If You Want Simplicity
With even its smallest spiral-bound Snapbooks, Shutterfly lets you choose the page design and add text. The available options for larger bound books are extensive. It even allows you to print photographs over the hardcover.
Bear in mind: Shutterfly provides great tools. You can adjust color or crop shots directly in the layout menu. If you choose to fill your album automatically, Shutterfly properly orients the photos. If you fill it manually, the site keeps track of the photos that have been used.
To buy: shutterfly.com.
If You’re Computer-phobic
While other chain stores offer kiosks for making prints, the kiosks at Walgreens―which accept all memory cards, plus CDs and USB memory sticks―can help you collect photos into hardcover albums in a range of sizes and styles.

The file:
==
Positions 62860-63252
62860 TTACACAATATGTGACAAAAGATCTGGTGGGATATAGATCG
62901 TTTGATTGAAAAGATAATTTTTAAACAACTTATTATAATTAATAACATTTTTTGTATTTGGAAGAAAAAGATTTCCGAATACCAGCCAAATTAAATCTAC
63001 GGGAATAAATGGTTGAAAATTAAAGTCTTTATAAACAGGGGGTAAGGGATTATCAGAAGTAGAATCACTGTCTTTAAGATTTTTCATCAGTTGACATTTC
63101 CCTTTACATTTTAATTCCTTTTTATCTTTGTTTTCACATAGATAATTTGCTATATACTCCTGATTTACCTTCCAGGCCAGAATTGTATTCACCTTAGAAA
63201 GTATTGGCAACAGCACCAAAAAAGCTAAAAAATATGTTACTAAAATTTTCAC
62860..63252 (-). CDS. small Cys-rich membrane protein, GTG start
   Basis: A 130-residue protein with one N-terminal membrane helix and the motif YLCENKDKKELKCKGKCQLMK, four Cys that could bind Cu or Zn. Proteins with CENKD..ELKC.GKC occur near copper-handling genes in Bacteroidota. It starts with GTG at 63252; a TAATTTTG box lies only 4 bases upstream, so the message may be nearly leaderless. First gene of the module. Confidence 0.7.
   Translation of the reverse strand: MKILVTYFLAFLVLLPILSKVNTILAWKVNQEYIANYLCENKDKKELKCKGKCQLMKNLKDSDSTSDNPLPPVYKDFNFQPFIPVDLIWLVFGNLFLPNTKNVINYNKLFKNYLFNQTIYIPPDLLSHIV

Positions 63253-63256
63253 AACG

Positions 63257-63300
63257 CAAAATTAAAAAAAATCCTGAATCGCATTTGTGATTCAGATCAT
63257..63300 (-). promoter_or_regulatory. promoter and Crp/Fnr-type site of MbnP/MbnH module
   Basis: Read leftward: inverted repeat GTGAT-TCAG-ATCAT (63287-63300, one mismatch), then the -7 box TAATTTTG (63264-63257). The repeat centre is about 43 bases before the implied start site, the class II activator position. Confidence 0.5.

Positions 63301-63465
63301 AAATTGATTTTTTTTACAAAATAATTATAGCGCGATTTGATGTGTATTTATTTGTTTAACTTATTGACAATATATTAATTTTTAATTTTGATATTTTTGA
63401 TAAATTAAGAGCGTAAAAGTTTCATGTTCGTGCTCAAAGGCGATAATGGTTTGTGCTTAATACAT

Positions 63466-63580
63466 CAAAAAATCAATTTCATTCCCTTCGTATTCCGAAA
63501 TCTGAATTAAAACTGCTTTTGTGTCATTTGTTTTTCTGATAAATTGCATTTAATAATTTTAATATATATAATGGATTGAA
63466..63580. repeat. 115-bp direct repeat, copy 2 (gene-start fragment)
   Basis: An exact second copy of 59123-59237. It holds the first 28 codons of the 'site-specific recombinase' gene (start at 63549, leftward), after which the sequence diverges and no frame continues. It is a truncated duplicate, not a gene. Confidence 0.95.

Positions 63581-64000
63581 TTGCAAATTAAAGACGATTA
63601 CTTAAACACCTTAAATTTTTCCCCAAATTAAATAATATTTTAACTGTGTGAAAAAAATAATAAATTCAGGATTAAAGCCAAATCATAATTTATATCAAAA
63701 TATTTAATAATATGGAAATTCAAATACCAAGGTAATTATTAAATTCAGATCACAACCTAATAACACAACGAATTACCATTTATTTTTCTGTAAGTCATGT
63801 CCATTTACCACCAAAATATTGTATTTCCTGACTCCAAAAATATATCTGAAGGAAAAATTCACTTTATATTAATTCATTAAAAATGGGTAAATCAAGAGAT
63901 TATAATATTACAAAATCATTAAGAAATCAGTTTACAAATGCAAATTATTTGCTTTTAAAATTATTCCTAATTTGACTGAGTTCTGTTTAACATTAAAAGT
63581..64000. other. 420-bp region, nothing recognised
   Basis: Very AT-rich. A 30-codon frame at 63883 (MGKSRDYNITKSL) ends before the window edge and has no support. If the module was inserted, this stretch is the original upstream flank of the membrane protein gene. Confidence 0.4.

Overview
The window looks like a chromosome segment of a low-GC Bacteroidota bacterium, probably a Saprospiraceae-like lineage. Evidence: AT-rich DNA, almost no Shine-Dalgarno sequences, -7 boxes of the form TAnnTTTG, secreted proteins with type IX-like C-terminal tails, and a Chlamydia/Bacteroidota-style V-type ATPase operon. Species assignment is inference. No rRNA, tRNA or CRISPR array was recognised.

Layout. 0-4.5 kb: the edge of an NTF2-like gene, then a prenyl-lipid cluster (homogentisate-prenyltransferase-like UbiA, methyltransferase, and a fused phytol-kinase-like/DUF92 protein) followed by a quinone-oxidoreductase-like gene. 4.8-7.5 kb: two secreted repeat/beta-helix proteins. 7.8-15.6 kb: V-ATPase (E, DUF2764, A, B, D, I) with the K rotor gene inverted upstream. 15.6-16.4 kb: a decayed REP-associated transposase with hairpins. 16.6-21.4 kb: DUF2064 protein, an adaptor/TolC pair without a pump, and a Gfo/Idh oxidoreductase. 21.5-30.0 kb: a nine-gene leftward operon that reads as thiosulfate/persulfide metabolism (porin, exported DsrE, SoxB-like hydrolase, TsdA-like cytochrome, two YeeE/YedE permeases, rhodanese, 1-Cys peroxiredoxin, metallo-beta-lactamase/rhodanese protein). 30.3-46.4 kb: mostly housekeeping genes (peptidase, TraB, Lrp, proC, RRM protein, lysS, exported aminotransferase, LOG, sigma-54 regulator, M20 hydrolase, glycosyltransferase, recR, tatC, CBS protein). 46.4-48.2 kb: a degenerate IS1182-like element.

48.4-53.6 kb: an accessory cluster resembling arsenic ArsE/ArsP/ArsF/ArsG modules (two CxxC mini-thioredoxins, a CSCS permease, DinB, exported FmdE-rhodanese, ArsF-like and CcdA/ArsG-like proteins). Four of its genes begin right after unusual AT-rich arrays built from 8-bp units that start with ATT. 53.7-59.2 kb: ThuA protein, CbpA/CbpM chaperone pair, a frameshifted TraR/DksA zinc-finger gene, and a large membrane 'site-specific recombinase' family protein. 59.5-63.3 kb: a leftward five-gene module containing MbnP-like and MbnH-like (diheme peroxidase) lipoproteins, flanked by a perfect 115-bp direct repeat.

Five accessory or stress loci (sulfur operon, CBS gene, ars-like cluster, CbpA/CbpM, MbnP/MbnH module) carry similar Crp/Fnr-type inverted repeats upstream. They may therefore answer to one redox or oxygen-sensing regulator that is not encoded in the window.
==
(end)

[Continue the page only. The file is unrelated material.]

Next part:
Bear in mind: The touch-screen kiosks guide you through loading and refining your photos. If you don’t feel comfortable using a computer or you don’t have one, this is the way to go.
To buy: walgreens.com.
If You Want a Basic Album
The most standard album from Kodak EasyShare is a five-by-seven-inch softcover photo book (one photo per page). Hardcover books are also available with photos printed on the pages. Options include page color and layout, text style, and hardcover material.
Bear in mind: The bookmaking section of the Kodak site automatically fills in a layout but disregards the scale of the photos, so a landscape may wind up in a spot that was meant for portraits.
To buy: kodakgallery.com.
The simplest alternative of all is to print photos from your computer and insert them in a conventional album, like the Amélie album by Kolo (shown, bottom; unfortunately, this product is no longer available, but find similar products at kolo.com).